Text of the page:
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My Economy

How a California goat ranch is recovering from the pandemic and wildfire

Andie Corban Feb 2, 2021
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Gloria Putnam, owner of Angeles Crest Creamery, with a baby goat. Photo courtesy Gloria Putnam
My Economy

How a California goat ranch is recovering from the pandemic and wildfire

Andie Corban Feb 2, 2021
Heard on:
Gloria Putnam, owner of Angeles Crest Creamery, with a baby goat. Photo courtesy Gloria Putnam
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My Economy” tells the story of the new economic normal through the eyes of people trying to make it, because we know the only numbers that really matter are the ones in your economy.

Even before the pandemic, physicist Gloria Putnam worked from home for her job managing a Chinese semiconductor company’s North American business. For Putnam, home is a goat ranch called Angeles Crest Creamery in the Angeles National Forest in Valyermo, California.

Because Angeles Crest Creamery is small, Putnam said it’s not a profitable food business. The mission of the farm is to demonstrate sustainable agriculture that doesn’t require imported water, so the goats forage the land for food. The business’ income comes through agritourism; Putnam and her boyfriend rent out Airbnbs on the property and host educational events.

Goats at Angeles Crest Creamery before the Bobcat Fire. (Photo courtesy Putnam)

“Our business was already closed starting in March because of the pandemic,” Putnam said. “Then the Bobcat Fire came through here on September 19.”

Putnam and her partner evacuated their goats, pigs, dogs and horse the day before the fire. From their evacuation camp, they could see the fire hitting their ranch.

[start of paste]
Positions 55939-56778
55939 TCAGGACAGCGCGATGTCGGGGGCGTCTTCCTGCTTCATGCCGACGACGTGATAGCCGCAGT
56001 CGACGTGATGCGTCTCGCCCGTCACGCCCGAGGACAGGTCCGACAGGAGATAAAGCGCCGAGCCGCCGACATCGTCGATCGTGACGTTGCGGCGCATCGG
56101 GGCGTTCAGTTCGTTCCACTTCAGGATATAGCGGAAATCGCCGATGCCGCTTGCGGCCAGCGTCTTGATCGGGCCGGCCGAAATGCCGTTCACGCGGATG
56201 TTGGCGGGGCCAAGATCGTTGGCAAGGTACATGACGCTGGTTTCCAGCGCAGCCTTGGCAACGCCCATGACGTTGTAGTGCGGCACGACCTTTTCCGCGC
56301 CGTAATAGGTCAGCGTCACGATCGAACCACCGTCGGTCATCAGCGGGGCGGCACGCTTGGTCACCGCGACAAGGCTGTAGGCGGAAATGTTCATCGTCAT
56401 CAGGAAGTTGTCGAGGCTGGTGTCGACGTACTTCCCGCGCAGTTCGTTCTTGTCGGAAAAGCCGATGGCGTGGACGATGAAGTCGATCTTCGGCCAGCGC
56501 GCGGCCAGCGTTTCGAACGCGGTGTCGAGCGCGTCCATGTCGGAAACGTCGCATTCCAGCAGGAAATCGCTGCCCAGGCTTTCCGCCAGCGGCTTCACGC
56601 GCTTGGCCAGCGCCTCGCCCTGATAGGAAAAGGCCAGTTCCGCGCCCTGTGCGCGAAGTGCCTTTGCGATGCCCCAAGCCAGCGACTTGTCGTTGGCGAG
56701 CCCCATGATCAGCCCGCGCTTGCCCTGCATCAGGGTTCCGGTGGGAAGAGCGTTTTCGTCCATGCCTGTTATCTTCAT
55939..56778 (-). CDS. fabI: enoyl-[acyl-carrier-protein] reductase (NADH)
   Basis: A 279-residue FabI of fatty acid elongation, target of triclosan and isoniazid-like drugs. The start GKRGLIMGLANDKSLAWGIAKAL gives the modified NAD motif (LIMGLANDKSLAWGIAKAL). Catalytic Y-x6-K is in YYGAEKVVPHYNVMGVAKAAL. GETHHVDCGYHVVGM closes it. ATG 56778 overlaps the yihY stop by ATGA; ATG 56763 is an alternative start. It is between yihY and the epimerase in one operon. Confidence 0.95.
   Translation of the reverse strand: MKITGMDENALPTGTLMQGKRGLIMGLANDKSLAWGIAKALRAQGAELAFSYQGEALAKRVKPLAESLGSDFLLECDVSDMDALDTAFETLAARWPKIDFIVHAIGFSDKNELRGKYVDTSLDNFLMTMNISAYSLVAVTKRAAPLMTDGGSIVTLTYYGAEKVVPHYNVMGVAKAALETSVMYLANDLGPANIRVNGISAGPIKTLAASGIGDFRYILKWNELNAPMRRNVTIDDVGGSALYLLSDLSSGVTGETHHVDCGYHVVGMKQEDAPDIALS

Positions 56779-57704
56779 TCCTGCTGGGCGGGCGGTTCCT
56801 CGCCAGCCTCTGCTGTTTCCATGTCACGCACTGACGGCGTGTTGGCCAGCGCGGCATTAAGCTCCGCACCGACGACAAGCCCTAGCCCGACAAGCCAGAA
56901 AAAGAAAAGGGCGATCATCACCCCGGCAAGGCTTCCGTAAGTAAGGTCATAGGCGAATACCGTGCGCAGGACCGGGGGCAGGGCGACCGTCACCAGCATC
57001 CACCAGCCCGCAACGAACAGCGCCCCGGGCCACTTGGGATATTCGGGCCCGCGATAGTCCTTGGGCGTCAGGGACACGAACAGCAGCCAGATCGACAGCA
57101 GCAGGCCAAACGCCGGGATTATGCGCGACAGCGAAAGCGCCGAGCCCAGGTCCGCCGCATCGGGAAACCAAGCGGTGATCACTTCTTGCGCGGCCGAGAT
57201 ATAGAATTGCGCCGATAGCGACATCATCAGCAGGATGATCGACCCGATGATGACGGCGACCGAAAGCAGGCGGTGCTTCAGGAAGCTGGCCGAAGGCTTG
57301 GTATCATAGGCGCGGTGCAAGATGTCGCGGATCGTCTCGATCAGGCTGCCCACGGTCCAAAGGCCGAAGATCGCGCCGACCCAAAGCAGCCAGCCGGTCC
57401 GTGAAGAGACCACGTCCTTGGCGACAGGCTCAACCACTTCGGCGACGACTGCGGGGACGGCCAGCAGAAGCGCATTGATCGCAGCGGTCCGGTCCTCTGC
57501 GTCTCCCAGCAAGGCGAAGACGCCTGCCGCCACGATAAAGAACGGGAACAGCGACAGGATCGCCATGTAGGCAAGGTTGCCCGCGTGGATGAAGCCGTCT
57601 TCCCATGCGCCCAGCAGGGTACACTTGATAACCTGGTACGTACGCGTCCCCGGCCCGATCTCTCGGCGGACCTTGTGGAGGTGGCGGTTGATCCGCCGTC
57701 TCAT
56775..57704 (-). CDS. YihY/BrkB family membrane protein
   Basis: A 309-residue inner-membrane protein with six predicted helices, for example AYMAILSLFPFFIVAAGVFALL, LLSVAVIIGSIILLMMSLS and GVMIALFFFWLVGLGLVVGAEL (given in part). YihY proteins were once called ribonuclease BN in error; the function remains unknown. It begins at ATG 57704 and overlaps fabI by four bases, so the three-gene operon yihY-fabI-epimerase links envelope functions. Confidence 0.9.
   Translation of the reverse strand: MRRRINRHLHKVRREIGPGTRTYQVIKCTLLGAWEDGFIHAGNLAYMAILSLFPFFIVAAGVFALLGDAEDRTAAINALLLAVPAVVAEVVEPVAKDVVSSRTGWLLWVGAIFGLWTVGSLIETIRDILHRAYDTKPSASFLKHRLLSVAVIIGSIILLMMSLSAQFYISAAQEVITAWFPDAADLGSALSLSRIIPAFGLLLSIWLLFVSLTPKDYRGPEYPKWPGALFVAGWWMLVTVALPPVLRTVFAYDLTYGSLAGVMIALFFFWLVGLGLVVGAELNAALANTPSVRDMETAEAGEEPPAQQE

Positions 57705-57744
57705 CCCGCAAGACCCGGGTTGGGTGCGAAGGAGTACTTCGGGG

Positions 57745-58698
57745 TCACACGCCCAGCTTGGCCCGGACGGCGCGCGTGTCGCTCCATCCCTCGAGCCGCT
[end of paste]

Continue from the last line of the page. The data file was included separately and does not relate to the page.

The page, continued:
Goats roaming the ranch after the fire. (Photo courtesy Putnam)

“Now with the fire, we’ve also lost our free food source,” Putnam said. “Now we have to buy alfalfa hay that we bring in, and it costs about $4,000 a month to keep the goats fed.”

Not only is that expensive, especially since the ranch has no income while its Airbnb rentals are closed, but it’s also counter to the ranch’s sustainability goal. The hay they buy is grown in the desert by pumping groundwater.

Putnam set up a hay fund, and the donations they received allowed them to feed the goats without worrying in the weeks following the fire. She recently created a newsletter documenting the ranch’s recovery from the fire and is asking subscribers to donate to cover the cost of hay.

“The fire has been a pretty traumatic event for us,” Putnam said. “It’s definitely challenged us in a way that we didn’t anticipate, both financially but also just emotionally. We feel kind of exhausted and tired. And we have to at this moment try and solve all these really complicated problems. One of the reasons that the hay fund has been so important is it gives us a little bit of time to recover ourselves while we think through these complicated problems.”

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